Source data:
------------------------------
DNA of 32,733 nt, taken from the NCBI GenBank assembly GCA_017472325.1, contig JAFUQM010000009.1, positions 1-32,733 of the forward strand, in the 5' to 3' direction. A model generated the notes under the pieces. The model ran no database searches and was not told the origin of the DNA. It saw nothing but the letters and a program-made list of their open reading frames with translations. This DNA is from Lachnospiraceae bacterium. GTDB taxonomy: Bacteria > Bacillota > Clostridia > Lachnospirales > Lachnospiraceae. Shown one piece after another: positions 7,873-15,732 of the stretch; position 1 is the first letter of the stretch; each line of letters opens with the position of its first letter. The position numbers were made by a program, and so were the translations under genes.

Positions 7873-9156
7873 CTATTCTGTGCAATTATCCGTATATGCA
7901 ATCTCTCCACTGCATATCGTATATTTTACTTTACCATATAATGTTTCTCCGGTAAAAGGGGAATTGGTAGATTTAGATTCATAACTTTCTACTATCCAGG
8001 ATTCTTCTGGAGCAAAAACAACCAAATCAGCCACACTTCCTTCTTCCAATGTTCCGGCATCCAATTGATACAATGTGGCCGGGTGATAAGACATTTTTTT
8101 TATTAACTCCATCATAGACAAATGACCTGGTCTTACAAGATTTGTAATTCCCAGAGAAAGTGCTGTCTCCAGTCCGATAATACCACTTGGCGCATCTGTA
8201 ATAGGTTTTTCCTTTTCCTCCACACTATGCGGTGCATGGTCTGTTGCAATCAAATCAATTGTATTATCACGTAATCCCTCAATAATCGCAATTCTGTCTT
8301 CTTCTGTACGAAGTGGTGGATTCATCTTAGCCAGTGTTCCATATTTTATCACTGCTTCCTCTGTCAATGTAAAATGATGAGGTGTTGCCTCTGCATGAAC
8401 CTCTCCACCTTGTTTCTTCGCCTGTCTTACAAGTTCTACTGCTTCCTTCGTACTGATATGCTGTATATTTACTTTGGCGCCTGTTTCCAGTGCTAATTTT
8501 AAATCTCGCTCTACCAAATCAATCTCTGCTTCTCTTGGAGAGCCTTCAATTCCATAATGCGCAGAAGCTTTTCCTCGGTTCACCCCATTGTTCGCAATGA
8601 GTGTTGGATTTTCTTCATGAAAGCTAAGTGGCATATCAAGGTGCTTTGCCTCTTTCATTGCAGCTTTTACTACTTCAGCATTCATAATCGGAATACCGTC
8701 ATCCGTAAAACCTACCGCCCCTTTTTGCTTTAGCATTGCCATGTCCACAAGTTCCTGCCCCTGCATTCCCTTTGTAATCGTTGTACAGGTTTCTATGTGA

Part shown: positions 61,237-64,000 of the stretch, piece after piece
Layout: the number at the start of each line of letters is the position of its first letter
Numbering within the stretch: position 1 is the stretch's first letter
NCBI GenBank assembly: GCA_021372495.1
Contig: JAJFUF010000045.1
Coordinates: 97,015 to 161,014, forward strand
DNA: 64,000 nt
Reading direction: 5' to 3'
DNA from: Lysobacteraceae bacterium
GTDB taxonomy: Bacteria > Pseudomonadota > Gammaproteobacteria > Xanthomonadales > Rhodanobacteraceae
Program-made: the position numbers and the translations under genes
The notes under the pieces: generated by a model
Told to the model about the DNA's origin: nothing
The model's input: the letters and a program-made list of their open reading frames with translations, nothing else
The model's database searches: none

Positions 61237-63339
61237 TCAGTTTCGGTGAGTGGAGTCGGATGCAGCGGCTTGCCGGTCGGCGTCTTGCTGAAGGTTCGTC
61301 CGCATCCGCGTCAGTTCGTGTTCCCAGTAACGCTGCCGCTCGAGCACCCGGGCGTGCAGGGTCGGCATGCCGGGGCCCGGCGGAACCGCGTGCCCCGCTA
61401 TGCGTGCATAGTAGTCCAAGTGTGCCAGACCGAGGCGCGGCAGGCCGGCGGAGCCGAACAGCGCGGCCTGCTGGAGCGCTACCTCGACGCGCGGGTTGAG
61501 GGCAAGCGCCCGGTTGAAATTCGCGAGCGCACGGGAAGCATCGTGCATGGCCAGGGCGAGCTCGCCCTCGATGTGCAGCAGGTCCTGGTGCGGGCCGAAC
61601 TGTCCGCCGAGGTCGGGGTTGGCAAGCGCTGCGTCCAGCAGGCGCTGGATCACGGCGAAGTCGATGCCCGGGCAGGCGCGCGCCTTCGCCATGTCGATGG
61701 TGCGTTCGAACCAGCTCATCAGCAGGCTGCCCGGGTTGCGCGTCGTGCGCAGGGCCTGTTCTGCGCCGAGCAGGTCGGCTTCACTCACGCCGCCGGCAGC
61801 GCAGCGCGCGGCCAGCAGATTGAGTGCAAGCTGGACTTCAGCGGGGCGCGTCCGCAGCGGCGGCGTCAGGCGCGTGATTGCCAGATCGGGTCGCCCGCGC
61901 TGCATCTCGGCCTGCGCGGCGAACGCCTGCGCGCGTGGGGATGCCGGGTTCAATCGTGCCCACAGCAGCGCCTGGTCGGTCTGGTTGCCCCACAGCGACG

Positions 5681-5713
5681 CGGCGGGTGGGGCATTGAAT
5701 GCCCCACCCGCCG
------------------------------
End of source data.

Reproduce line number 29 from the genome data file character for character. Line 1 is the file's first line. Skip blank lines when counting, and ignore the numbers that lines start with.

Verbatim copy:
61237 TCAGTTTCGGTGAGTGGAGTCGGATGCAGCGGCTTGCCGGTCGGCGTCTTGCTGAAGGTTCGTC